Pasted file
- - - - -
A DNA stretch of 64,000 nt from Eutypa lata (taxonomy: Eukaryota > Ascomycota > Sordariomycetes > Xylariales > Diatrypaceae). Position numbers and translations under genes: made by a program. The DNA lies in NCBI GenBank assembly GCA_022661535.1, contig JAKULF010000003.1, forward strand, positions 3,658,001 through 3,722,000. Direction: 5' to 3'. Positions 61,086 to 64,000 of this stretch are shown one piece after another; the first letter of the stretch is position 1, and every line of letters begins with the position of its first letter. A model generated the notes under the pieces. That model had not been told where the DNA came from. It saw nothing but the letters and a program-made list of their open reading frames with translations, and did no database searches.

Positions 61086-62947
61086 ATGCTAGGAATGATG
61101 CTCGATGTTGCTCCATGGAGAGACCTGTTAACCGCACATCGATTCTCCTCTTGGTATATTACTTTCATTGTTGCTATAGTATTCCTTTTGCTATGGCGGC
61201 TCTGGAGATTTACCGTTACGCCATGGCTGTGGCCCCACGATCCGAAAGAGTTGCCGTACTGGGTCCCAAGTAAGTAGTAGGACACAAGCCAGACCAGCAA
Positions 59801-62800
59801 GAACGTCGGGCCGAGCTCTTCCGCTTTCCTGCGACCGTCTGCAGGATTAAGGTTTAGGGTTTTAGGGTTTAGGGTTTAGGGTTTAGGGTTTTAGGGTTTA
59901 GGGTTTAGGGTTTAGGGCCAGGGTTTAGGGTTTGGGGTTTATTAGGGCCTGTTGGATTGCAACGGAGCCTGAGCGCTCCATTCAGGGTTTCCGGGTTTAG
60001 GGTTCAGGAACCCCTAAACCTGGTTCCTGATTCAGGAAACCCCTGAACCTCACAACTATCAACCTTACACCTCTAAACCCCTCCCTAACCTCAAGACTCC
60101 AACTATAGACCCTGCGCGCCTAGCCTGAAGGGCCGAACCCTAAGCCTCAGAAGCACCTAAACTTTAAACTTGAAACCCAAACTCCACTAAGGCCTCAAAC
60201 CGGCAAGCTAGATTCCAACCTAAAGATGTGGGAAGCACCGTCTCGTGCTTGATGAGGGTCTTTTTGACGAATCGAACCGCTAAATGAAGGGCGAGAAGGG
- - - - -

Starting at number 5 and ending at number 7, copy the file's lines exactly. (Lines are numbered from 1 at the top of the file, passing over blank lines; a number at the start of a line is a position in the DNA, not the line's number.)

61201 TCTGGAGATTTACCGTTACGCCATGGCTGTGGCCCCACGATCCGAAAGAGTTGCCGTACTGGGTCCCAAGTAAGTAGTAGGACACAAGCCAGACCAGCAA
Positions 59801-62800
59801 GAACGTCGGGCCGAGCTCTTCCGCTTTCCTGCGACCGTCTGCAGGATTAAGGTTTAGGGTTTTAGGGTTTAGGGTTTAGGGTTTAGGGTTTTAGGGTTTA